Using RGB displays to portray color realistic imagery to animal eyes.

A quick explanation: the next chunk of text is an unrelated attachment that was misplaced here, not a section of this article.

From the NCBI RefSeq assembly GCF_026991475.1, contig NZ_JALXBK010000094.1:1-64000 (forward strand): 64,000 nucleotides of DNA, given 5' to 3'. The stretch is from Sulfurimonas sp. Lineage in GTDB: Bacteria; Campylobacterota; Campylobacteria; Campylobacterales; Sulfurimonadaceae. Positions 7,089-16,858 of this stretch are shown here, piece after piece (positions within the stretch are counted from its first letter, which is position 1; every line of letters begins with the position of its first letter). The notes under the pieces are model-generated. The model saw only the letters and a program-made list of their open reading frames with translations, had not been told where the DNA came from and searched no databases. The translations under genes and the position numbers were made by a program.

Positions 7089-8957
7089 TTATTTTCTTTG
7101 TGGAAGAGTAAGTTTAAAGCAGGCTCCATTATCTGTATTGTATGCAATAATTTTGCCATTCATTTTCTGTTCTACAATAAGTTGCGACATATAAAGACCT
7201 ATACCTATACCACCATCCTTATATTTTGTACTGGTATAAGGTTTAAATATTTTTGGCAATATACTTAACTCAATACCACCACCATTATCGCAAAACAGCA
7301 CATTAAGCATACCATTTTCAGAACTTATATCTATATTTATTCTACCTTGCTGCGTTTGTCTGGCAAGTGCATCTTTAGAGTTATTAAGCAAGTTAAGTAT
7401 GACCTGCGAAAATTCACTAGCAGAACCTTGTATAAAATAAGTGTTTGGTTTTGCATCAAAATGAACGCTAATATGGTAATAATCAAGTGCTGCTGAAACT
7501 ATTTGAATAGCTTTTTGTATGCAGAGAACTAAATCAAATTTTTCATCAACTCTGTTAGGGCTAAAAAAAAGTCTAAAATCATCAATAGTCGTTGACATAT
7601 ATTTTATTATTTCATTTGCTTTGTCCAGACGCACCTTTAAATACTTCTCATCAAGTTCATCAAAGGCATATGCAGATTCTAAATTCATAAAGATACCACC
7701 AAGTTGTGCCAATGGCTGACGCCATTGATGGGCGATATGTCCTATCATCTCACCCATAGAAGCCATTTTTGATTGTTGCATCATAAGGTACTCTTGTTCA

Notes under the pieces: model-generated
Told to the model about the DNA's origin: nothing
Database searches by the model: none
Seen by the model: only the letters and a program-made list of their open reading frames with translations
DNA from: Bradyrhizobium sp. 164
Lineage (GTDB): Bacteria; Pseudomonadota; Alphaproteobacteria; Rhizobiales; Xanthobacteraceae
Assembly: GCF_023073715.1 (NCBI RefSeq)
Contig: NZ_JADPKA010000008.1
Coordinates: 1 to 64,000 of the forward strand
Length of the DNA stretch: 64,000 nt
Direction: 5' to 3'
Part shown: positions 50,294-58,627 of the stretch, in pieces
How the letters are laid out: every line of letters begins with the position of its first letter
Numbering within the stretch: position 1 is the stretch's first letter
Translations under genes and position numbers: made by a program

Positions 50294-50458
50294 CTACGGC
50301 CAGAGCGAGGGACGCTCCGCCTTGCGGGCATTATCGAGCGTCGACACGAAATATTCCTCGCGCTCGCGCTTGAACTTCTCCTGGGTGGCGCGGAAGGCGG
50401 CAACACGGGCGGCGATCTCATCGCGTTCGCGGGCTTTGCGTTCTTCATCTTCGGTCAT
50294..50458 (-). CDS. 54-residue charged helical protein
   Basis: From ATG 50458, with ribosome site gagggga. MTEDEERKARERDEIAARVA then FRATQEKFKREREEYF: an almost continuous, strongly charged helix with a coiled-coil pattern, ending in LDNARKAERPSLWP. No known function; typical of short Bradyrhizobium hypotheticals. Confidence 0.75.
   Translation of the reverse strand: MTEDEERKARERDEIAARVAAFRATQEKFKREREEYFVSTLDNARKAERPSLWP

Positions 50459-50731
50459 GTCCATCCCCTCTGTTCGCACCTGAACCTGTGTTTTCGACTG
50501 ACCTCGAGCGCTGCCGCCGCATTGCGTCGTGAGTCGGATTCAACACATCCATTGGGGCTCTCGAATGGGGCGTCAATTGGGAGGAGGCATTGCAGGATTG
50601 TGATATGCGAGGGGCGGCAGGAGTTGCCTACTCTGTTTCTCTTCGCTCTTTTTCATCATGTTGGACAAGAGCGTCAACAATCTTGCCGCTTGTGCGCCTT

RGB displays effectively simulate millions of colors in the eyes of humans by modulating the relative amount of light emitted by 3 differently colored juxtaposed lights (red, green, and blue). The relationship between the ratio of red, green, and blue light and the perceptual experience of that light has been well defined by psychophysical experiments in humans, but is unknown in animals. The perceptual experience of an animal looking at an RGB display of imagery designed for humans is likely to poorly represent an animal's experience of the same stimulus in the real world. This is due, in part, to the fact that many animals have different numbers of photoreceptor classes than humans do and that their photoreceptor classes have peak sensitivities centered over different parts of the ultraviolet and visible spectrum. However, it is sometimes possible to generate videos that accurately mimic natural stimuli in the eyes of another animal, even if that animal's sensitivity extends into the ultraviolet portion of the spectrum. How independently each RGB phosphor stimulates each of an animal's photoreceptor classes determines the range of colors that can be simulated for that animal. What is required to determine optimal color rendering for another animal is a device capable of measuring absolute or relative quanta of light across the portion of the spectrum visible to the animal (i.e., a spectrometer), and data on the spectral sensitivities of the animal's photoreceptor classes. In this article, we outline how to use such equipment and information to generate video stimuli that mimic, as closely as possible, an animal's color perceptual experience of real-world objects. Key words: color vision, computer animation, perception, video playback, virtual reality.
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